Tuesday, April 19, 2011

Rage, Rage Against the Dying Of the No-Call List

I am not really much of a telephone person.

This is why I let my cell phone frequently go uncharged and why it's not glued to my hand as it is with so many women my age. I hate to talk on the phone; I don't want to be reached when I'm working, driving, dining, getting my Modern Family on, grocery shopping, or exercising; the sound of a ringing phone, even when it's my favorite song and not the ancient sound of a ringer bell, destroys my peace of mind. Thank you very much.

So I've always rejoiced in the no-call list. Sure, charities get through. And because I've foolishly agreed to take phone surveys in the past, those sometimes creep in, too. And then there's that whole loophole of businesses who already count you as customers. But the home phone rings a whole lot less than it used to, and my blood pressure is probably lower because of it.

Though last night, after two back-to-back telemarketing calls that absolutely, positively should not have gotten through, but which I had to take because they were local numbers and you just never know, I really thought I was going to bust a blood vessel and stroke out right there at the dining room table.

I was not nice to these people. I was cooking and eating, which, sadly, counts as my afternoon downtime; they were violating what I understand to be the restrictions of the no-call list. I did not set a good example of manners for my kid. And I don't really give a rat's behind.

I know people have to make a living, and cold calling is one way to do so. I keep this mind, that it's not really the fault of the person on the other end of the phone, and try as much as I can to be nice to them. Except for the charity group Kentucky Professional Firefighters, who are really just a bunch of bullies who neither extend nor accept common courtesy.

But I'm done. Done, I tell you. The next time someone calls me to ask me to renew my subscription to Highlights for Children, or sell me on a fabulous new insurance plan for my credit card, or ask me to rank my satisfaction with my cable provider on a scale of 1 to 10 in 20 different service categories, I am going to have a little fun with them.

I'm not going to just let the phone ring and screen my calls. No, sir. So get ready, telemarketers.

If you call me while I am eating dinner, I will eat. Loudly. As Jason can tell you, I am an epic chewer. I have TMJ dysfunction and I'm not afraid to use it. I will grab the loudest food I can find, some Munchos, baby carrots, or possibly Hawaiian kettle chips, and I will chew and crackle and pop loudly in your ear. You will think you have reached a person Jazzercizing atop the world's biggest wad of crispy cellophane.

"I'm sorry Ma'am, is this a bad time?"

"Not at all!" I will say, whilst chewing with my mouth open and demonstrating the terror 2 decades of nocturnal tooth-grinding can wreak on an aging jaw. "I was just eating dinner! Keep going with your special offer!"

Or maybe you will call me after I have worked out and drunk a gallon or so of Smart Water. When it's time to take the longest, most satisfying pee of my life, I will be sure to take the phone into the bathroom with me, where I will make sure it's quite obvious what I'm up to. At the end I will be sure to flush; don't worry. And if the moment is right, I will say, "Can you excuse me for just a moment while I number 2?" Will you still be interested in my radio listening habits?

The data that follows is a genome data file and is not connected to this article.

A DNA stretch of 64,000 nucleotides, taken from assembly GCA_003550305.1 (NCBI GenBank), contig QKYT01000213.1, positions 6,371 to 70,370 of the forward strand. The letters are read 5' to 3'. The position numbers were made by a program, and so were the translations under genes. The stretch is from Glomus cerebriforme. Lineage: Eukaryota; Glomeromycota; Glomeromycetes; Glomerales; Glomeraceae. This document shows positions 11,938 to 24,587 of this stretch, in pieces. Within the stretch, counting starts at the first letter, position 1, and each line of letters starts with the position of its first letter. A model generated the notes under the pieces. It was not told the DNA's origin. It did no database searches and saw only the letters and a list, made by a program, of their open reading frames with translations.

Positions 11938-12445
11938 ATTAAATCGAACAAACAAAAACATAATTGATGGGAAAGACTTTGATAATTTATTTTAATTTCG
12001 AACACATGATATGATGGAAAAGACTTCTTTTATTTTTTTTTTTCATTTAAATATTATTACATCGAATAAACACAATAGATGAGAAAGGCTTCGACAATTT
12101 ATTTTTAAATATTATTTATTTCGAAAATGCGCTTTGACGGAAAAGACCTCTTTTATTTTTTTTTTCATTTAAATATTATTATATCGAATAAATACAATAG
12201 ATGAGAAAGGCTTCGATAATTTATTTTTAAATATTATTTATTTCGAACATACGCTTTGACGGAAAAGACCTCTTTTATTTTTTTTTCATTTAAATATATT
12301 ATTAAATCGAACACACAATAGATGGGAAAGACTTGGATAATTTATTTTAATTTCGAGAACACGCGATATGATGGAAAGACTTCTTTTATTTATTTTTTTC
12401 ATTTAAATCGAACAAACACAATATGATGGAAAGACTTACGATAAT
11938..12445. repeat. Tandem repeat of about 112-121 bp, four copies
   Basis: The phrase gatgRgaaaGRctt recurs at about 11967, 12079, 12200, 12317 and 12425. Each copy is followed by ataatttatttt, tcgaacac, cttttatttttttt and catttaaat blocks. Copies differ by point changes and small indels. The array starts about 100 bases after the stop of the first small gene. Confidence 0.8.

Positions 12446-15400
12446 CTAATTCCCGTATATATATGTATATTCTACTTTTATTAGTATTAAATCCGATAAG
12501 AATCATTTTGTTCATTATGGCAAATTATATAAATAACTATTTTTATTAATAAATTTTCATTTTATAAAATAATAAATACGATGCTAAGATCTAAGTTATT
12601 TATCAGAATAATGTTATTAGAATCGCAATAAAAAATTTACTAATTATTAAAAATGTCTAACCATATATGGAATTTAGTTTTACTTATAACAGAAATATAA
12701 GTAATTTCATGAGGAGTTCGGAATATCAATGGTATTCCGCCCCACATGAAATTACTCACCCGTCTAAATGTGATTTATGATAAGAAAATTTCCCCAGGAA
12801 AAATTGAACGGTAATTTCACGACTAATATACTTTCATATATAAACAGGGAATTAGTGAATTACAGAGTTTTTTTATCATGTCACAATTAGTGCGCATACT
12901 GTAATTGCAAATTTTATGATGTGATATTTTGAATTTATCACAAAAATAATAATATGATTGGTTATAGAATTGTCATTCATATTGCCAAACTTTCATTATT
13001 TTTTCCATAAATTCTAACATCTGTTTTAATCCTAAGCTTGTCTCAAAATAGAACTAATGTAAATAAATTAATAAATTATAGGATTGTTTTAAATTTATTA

Usually when I pick up the phone when you call, I apologize to you.

"I'm sorry, I'm really not interested."

"I'm sorry, but I was just on my way out the door."

"Sorry, but my husband and I are just fresh out of charity at the moment."

But you know what? I'm kind of tired of being sorry when you're the one who's calling me. I'm pretty sure I shouldn't be apologizing for not wanting to spend $40 a month adding bush and shrub fertilizing treatments to my existing lawncare contract, when all I really want is for you to come every so often and spray for dandelions and clover. I'm tired of apologizing to you when I don't have any bags of unwanted clothes or toys prepared to set out for Amvets by Friday morning because I just rustled up about 8 bags last week. I'm tired of apologizing to you when you call me using a local number that tricks me into picking up, trying to get me to subscribe, add, or donate. When I want to do any of these things, and sometimes I will decide to give money or goods or a service contract to you all of my own accord, I will call you. And if you call me during what's normally accepted to be an American human's dinner hour, or after primetime TV starts, or on weekend mornings when I haven't finished my second cup yet, any words of apology coming out of anyone's mouth should be yours. Because you have interrupted me and intruded yourself vocally into my home.

In the meantime, consider yourself warned. I will not go easy into that "Hello."

1 comment:

DRoss said...

Wow, Cranky - this deserves some thunderous virtual applause from the Louisville metro area. I could not agree with you more. We've discussed our shared tendency to carry around a mobile phone with a dead battery. I've told people who ask for my cell phone number, "Technically I have one, but the odds that I will pick it up if someone calls are practically nil."
Recently I horrified BR and the girls by having a near-nervous-breakdown on some unlucky chap whose auto-dial I actually picked up on a bad day. I truly was screaming at the top of my lungs to this guy and was in full-body shakes before he got to the end of his script. It was ugly.
I am hopelessly behind the times.